Image result for tv evangelist collageYou and I are bombarded by Christian teachers telling us that if we just say a simple, magic prayer to invite Jesus into our hearts, then we will become Jesus’ disciple and our lives will be whole.

As Nicodemus’ relationship with Jesus grows, it doesn’t result in riches and fame or happen because of anything Nicodemus does. And it takes him to the deepest pits of death and despair, where he finally discovers that Jesus has been with him all along.

What darkness are you holding on to today that is getting in the way of your relationship with Jesus? That’s getting in the way of you being able to see that Jesus is right there with you already?

For the writers of the bible, faithfulness and belief didn’t refer to “intellectual surrender to a factual truth. They were writing about fidelity, trust, and confidence. As they saw it,” Christian author Debie Thomas writes, “to believe in God was to place their full confidence in him. To throw their whole hearts, minds, and bodies into God’s hands.” [blog post http://www.journeywithjesus.et/essays/1687-in-a-nutshell, but Debie Thomas]

Or as I read from another author this week “The light of God’s love shining down from the cross demonstrates the totality of God’s love and proclaims God’s desire to transform the dark places in this world into places of light, healing, and salvation.”
[www.sundaysandseasons.com reflection]

The Apostle Paul reminded us of what this might look like today in his letter to the church in Ephesus, which is also a letter to the church in Bismarck by the way, “For we are what he has made us, created in Christ Jesus for good works, which God prepared beforehand to be our way of life.” [Eph. 2:9-10] By the time Nicodemus goes with Joseph of Arimathea to prepare Jesus’ dead body for burial, I think he understands what God has made him to be.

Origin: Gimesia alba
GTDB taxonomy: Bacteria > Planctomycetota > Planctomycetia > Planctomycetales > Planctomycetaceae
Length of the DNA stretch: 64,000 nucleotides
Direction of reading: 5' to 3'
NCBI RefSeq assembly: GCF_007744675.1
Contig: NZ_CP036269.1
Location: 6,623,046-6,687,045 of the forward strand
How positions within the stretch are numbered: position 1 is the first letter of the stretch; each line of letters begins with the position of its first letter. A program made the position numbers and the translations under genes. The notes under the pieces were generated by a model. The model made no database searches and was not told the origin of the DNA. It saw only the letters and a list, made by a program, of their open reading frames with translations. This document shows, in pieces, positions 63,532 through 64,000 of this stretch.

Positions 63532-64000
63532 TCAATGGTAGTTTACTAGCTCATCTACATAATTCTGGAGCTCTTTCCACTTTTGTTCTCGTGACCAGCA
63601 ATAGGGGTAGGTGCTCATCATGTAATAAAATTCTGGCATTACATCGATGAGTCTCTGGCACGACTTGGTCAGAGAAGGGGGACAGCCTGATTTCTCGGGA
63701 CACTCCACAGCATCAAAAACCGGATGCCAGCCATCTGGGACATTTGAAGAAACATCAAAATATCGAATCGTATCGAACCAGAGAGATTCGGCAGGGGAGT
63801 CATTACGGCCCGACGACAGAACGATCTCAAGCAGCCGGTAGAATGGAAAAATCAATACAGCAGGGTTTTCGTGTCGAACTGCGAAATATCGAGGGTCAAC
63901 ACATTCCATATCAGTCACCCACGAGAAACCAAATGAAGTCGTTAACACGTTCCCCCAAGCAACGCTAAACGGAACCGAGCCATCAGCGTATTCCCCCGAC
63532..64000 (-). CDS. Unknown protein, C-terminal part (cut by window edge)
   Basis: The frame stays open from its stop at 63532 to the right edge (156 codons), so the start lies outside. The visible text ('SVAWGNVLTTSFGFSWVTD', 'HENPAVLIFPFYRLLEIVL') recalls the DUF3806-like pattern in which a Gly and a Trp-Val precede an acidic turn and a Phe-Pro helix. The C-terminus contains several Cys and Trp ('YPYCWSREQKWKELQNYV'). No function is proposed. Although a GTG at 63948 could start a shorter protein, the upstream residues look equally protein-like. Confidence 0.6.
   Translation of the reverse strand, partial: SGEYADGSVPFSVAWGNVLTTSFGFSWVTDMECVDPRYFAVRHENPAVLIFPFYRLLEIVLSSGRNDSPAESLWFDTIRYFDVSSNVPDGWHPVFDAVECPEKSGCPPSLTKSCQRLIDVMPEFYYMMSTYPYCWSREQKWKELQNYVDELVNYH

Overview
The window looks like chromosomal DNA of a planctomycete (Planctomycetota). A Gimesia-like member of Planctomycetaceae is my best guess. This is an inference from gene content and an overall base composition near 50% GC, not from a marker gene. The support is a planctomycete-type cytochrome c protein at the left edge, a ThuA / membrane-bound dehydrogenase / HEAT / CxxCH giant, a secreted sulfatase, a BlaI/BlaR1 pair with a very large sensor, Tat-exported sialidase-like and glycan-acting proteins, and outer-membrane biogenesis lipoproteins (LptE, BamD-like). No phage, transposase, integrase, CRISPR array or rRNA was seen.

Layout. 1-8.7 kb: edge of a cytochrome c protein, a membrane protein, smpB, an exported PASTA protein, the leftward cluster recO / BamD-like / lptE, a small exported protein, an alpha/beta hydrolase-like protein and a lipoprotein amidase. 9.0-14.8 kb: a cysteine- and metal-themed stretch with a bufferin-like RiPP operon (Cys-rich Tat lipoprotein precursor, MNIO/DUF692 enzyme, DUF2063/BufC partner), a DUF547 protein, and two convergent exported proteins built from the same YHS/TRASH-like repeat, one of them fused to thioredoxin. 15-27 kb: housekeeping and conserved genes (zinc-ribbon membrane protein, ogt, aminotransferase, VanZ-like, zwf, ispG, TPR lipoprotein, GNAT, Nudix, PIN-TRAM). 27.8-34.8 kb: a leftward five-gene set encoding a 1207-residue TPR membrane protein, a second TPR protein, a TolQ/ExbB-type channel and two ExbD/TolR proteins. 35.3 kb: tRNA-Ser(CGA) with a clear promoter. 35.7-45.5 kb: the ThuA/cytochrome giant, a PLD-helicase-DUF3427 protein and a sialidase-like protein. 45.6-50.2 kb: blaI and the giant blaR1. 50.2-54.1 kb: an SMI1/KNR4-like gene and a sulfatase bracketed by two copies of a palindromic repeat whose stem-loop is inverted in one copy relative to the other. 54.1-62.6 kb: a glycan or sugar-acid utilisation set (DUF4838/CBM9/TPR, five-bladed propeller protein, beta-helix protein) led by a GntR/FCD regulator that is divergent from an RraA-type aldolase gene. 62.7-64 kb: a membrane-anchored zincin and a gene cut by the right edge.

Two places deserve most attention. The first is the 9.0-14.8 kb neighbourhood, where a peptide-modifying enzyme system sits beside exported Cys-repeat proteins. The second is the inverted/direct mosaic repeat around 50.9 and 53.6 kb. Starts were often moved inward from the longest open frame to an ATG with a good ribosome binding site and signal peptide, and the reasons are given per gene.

As you and I continue our journey through Lent, which will takes us to the cross of Good Friday, may our walk be reflective of what God has already made us to be. God has made us to be his children, called to bring healing and hope and light into a world too often filled with darkness.

May the words from Jesus that rang true in the ear of our brother Nicodemus, also ring true in our ear today…“For God so loved the world that he gave his only Son, so that everyone who believes in him may not perish but may have eternal life. Indeed, God did not send the Son into the world to condemn the world, but in order that the world might be saved through him.”

 

Brothers and sisters in Christ, Nicodemus’ long conversion throughout the gospel of John invites us to trust in the slow, steady, eternal work that has already begun. Work that we are called to do with our whole hearts, minds and bodies. Work made possible because God sent Jesus into the world to save the world and not to condemn the world. What are we waiting for? Let’s get to work. Amen.

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“Take Up Your Cross” Sermon 02.25.18

 

Mark 8:31-38 • February 25, 2018

Brothers and sisters in Christ, grace and peace to you from God our Father and our Lord and Savior Jesus the Christ. Amen.

One of the greatest books – my opinion of course – on Christian discipleship over the last century is called The Cost of Discipleship. It’s a book that I’ll pick up periodically as I’m wrestling with my own call as a disciple or when events in the world happen that make me think about discipleship more than usual.

One chapter in this book speaks directly to our gospel reading today from Saint Mark. The chapter’s title Discipleship and the Cross. In this chapter, the books’ author, Lutheran Pastor Dietrich Bonhoeffer, wrote, “To deny oneself is to be aware only of Christ and no more of self, to see only him who goes before and no more the road which is too hard for us.”

Bonhoeffer was a German Lutheran pastor who was a leading figure opposed to the Nazi regime during World War II. He was arrested in 1943 for his opposition to Hitler. He had been linked to a group of conspirators who made a failed assassination attempt on Hitler. In April 1945, he was hanged in a Nazi concentration camp just as the regime was beginning to collapse and the war was coming to an end. Bonhoeffer not only wrote about discipleship and taking up our cross, he lived it to his death.

Our gospel reading today from Mark is the first of 3 predictions Jesus makes about the suffering, death, and resurrection of the Son of Man. In this first prediction, Jesus says that “If you want to become my followers, let them deny themselves and take up their cross and follow me.”